Spoilers for the Most. Awaited. Event. Of. The. Year. -- aka the "90210" premiere -- coming up just as soon as I remind you that a blog's true purpose is to cause problems...
Huh. Neither trainwreck nor masterpiece, the new "90210" was exactly what nobody expected it would be: remarkably faithful in tone and spirit to the original adventures of Brandon, Brenda, Scott Scanlon and company.
Outside of the oral sex gag in Ethan's SUV, it was remarkably chaste. The one kid who seems to be using drugs is heading for a Very Important Lesson. Annie (the new, slightly more self-aware Brenda) goes on the requisite date with an older guy that creates trust issues with her mom, and Theater Boy doesn't so much as make a joke about the Mile High Club. Dixon (the new, definitely less self-righteous Brandon) gets involved with a prank war storyline that not only would have been at home on the original "90210," but on any teenage show going back to the freakin' "Brady Bunch." Morals are handed down, lessons are learned, and kids get to frolic in the Pacific. And when lacrosse star Ethan dumped mean girl Naomi by declaring "I'm breaking up with us," he may as well have been quoting Kelly Taylor's infamous "I choose me!" from "90210" Coke Classic.
Producers Gabe Sachs and Jeff Judah having come out of the Judd Apatow school, this "90210" wasn't as corny as the Darren Star version. The dialogue was at times intentionally funny (Lori Laughlin's exchange with Rob Estes' ex-girlfriend, Grandma telling a story that should settle the "Quien es mas macho?: Fernando Lamas o Ricardo Montalban?" question once and for all, and the various lines about Navid's pig-owning porn magnate dad. If most of the actors, like their 1989 predecessors, looked too old for high school, they also seemed a lot more natural -- frankly, the stiffest performer in the entire two hours was Shannen Doherty. (But then, she's never been an especially relaxed actor; I practically have to fast-forward through any scene she's in in "Mallrats," even if that means missing some good Brodie Bruce moments.)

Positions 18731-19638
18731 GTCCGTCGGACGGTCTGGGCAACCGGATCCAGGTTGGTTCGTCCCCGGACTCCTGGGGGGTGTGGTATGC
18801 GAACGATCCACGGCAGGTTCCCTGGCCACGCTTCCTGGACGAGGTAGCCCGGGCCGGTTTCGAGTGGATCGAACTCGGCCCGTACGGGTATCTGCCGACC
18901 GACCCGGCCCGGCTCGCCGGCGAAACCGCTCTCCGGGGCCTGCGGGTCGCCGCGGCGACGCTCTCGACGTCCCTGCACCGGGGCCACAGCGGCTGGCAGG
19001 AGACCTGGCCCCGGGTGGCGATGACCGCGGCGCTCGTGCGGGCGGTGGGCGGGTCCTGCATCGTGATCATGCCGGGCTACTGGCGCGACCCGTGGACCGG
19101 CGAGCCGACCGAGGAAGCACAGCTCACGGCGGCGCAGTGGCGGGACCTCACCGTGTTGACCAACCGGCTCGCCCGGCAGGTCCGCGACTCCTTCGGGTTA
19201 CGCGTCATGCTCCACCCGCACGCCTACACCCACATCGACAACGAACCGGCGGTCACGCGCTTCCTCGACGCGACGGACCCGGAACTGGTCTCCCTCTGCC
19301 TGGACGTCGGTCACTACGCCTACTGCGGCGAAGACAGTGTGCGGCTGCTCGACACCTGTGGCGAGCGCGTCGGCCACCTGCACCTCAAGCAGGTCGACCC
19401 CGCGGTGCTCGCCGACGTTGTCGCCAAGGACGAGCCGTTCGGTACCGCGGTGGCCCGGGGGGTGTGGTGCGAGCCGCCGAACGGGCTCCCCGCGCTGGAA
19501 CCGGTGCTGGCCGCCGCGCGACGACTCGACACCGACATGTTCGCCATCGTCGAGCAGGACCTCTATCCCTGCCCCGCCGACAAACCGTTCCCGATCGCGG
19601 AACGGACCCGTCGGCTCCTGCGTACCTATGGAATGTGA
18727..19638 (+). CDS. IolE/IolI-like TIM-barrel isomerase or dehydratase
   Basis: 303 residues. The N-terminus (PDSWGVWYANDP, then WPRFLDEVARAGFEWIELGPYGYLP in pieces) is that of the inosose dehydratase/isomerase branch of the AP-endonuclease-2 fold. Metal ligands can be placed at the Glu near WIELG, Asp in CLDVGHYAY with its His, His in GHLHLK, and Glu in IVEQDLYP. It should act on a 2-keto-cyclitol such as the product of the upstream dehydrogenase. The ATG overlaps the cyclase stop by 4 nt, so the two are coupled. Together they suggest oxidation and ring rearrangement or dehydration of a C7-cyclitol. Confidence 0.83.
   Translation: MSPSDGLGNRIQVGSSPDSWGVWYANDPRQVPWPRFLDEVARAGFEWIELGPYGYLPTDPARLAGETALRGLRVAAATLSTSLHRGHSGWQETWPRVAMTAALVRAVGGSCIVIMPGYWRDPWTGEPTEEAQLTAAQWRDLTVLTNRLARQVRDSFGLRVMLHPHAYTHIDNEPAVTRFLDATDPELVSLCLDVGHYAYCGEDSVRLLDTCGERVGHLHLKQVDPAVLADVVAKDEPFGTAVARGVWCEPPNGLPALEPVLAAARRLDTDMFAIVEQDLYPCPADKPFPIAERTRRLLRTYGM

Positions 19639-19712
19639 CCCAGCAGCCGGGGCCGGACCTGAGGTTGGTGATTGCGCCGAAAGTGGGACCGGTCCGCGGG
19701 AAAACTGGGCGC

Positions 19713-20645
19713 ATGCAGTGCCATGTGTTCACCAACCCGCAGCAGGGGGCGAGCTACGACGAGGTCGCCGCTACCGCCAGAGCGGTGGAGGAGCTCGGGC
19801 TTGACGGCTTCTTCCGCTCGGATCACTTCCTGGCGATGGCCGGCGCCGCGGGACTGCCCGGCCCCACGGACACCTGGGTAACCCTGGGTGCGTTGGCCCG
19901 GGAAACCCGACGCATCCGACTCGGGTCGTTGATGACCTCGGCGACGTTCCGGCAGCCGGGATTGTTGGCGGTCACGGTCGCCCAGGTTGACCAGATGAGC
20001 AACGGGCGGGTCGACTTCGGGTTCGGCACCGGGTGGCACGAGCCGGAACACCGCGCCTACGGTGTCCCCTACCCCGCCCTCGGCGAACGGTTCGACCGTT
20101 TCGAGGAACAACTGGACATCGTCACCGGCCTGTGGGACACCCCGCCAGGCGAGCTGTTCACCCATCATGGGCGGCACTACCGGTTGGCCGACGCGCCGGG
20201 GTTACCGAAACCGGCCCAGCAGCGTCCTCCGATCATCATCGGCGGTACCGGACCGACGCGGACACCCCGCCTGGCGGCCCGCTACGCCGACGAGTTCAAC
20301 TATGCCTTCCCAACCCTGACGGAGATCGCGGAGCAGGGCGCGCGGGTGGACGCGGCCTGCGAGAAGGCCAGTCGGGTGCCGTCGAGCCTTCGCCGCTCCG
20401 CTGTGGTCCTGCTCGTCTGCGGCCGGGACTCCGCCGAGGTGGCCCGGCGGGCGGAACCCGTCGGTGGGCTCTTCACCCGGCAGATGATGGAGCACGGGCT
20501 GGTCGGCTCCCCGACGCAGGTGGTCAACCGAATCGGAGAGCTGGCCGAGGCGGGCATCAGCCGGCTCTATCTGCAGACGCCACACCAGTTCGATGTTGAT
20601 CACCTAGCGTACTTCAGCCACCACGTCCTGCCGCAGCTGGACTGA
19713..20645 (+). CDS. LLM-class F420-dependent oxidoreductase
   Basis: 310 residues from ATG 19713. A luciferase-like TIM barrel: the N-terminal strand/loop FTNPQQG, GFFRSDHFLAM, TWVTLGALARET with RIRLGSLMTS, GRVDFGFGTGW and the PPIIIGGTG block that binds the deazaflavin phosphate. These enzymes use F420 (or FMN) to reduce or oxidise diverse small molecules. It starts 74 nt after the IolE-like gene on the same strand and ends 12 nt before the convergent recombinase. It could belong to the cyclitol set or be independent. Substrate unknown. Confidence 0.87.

Throw in a few cameos by Nat, the occasional strains of the original "90210" score whenever Kelly was having a moment with someone, the Hannah Zuckerman Vasquez cameo and the revelation that "Silver" is, as some assumed, David and Kelly's half-sister by way of Mel and Jackie's short-lived marriage(*), and I felt surprisingly nostalgic throughout a lot of this. I don't know that I would call it good, but I could see myself tuning in again in the same way that I'll sometimes stop to watch "A-Team" reruns of "Just One of the Guys" if I stumble across them while channel surfing.
(*) Speaking of which, does anybody actually remember where the show left off with David's dad and Kelly's mom? I know they got back together at some point, but then vaguely recall them splitting again, yet Silver's story suggested they were together when she was in the eighth grade and getting a tramp stamp.
But what do you think the CW's actual intended audience made of it, if they watched at all? While the music and styles were up to date, this felt almost quaint compared to "Gossip Girl," and I'm not sure anyone who didn't grow up with the original would care at all about Hannah, or Erin, or the fact that Brenda helped Kelly with a potential boyfriend instead of trying to steal him.
What did everybody else think?